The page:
Editor’s Note: Nevada 150 is a yearlong series highlighting the people, places and things that make up the history of the state.
It was no match from the start. Twelve American Indians, equipped with bows and arrows and a few old guns, were destined to lose to a well-armed, reward-hungry posse of 19 led by Nevada State Police Capt. J.P. Donnelly.
The result was eight dead on Feb. 26, 1911, at Kelley Creek, about 45 miles northeast of Winnemucca.
At least four books have been written about how Shoshone Mike Daggett and his band killed three sheepherders and a cattleman, then wandered for more than a month across desolate, frigid Northern Nevada in January and February 1911 while three posses searched for them.
Writer Effie Mona Mack called it the “last Indian massacre of the old West.” Author Dayton Hyde described Daggett — who was never interviewed — as the “last free man in America.”
Others incorrectly referred to it as the last violent confrontation between American Indians and whites in history, forgetting events such as the 19-month occupation of Alcatraz in 1969-71, the takeover of Wounded Knee, S.D., in 1973 and others.
Even the idea Shoshone Mike’s sagebrush battle fit what historians would consider the “Old West” is a stretch. Police officers used the telephone to notify each other. Dispatches tell of how posse members, who seldom rode horses in their private lives, grew saddle sore from days and nights of rides.
But like the Pyramid Lake War in the 1860s, it was among the bloodiest fights in Nevada history.
SHOSHONE MIKE A NOMAD
What is known about Daggett is that he left the Fort Hall Indian Reservation in Idaho with his family in 1890 after losing his land to white ranchers.
For the next 20 years, he wandered through Northern Nevada and into eastern California, sometimes working on ranches, picking fruit, helping farmers with haying and living off the land, even in the sub-zero-temperature winters.
And for two weeks in February 1911, he was something of a celebrity.
Editors of the Humboldt Star splashed “Desperate Battle in Clover Valley Between Posse and Hunted Indians” across the front page of their Feb. 27 edition.
Then came the bloody details, told in the dehumanizing language people of the time used when referring to American Indians.
According to news stories, the dead included eight American Indians: four men, two women and two children.
Also killed was posse member Ed Hogle of Eagleville, Calif.
By the logic of the times, the carnage avenged the murders of stock men Pete Errammouspe, John Laxague, Harry Cambron and Bert Indiano more than a month earlier in Little High Rock Canyon in far northern Washoe County.
Bits of dead men’s clothing and even their bank checks were found with the group. It was said Shoshone Mike cut off Errammouspe’s moustache as a souvenir, but that never was found. Shoshone Mike’s plain war bonnet became a prize for the posse and hung in the Nevada Historical Society in Reno for many years.
The American Indian fatalities were buried in a common grave.
Having no place to keep the surviving children, authorities put them in jail in Reno.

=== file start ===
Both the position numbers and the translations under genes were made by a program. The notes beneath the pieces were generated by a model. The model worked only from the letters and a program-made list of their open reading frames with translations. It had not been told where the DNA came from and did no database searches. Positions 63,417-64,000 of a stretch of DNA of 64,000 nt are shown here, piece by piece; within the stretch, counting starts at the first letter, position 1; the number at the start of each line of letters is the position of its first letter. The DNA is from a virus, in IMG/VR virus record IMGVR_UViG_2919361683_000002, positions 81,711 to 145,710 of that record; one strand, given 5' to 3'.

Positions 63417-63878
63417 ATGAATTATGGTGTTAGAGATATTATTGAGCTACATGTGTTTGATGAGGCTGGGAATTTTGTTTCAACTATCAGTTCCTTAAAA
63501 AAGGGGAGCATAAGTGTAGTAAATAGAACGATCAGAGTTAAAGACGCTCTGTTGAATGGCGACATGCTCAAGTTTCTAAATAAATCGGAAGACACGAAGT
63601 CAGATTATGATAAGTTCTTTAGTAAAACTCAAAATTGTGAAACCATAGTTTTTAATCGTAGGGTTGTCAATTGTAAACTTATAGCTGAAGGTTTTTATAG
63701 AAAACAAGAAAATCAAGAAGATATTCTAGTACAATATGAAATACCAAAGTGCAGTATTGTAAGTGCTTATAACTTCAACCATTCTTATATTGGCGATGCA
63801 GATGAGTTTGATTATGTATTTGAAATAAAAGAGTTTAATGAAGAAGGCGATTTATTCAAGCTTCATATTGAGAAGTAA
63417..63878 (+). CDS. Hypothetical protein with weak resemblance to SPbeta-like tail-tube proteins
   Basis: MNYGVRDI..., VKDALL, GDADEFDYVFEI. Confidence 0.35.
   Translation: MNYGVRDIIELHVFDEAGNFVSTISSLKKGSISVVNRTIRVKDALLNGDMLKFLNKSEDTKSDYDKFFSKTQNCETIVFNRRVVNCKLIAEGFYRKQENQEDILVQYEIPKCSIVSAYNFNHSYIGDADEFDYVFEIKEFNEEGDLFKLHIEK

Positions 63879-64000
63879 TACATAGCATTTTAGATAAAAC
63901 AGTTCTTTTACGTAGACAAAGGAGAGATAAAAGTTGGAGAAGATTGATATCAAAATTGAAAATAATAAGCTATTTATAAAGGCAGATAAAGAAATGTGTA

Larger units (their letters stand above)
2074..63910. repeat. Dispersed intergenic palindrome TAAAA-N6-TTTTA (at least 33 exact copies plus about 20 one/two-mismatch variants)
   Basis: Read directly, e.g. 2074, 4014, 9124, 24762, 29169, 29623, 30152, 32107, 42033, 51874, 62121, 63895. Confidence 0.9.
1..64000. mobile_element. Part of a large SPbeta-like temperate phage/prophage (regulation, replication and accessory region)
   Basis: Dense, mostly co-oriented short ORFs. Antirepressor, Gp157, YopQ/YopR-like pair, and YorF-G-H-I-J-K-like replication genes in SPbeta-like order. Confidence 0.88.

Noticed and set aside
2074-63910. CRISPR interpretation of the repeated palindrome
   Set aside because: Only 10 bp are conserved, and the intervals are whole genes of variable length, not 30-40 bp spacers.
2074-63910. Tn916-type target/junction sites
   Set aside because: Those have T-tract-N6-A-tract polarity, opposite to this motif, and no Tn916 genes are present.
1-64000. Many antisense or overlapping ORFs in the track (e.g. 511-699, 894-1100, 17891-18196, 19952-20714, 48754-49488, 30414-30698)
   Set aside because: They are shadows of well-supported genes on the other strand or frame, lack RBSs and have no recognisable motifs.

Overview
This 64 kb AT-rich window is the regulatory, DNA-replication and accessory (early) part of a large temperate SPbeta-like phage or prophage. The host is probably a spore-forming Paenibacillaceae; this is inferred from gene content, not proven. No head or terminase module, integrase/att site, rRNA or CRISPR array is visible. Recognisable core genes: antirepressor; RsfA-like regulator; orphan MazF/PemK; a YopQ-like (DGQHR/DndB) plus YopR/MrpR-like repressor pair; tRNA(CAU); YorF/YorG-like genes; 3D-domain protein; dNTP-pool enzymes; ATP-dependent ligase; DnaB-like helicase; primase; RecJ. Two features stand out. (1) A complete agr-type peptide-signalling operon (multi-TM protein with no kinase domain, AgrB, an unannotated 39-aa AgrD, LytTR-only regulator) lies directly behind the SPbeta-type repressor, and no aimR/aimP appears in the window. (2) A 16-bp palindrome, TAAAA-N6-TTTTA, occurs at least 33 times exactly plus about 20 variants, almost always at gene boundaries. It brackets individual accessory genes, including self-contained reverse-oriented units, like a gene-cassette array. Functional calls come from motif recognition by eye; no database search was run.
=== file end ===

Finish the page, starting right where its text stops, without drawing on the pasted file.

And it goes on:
Some believe Shoshone Mike and his group were framed for the crime of robbing, killing and mutilating the ranchers.
One Nevada historian said he talked to two members of the posse early in his career. He said they told him the sheepherders and the cattleman were killed by ranch hands of an eastern California ranch whose owner did not like sheep taking over open range lands in Northern Nevada used by his cattle.
The posse’s primary motive was to receive part of the $15,000 reward that was put up for his capture or murder, he added.
Humboldt County Sheriff Graham Lamb wanted no part of a lynch mob, so he was given bad information by Donnelly and remained in Winnemucca during the killing.
“They wanted to make sure there was no judicial proceeding,” the historian added. “In 1911 people were racist against Indians. It’s tragic. But there is nothing we can do about it now.”
There was no happy ending for the surviving children, either. First they were jailed in Reno. Some say they later were moved to the Stewart Indian School in Carson City.
Three of the children died of tuberculosis or fled. The 18-month-old infant, Mary Jo Estrep, was adopted by the superintendent of the reservation at Fort Hall. She worked as a teacher for 40 years and lived in a white culture with few native friends. Her only memento was a picture of her taken at the jail in Reno shortly after capture.
When discovered by news reporters in 1988, Estrep was encouraged to return to the battle site. There is no evidence she ever made that journey.
“It’s in the distance, you know,” Estrep told reporters about returning to an unhappy site.
Not even the mass grave was considered sacred, as the bodies were dug up and sent to the National Museum of Natural History. Following passage of the Native American Graves Protection and Indian Repatriations Act in 1990, the museum began returning the 56 remains of Native Americans found in the Great Basin.
Contact Capital Bureau Chief Ed Vogel at firstname.lastname@example.org, call 775-687-3901 or on Twitter @edisonvogel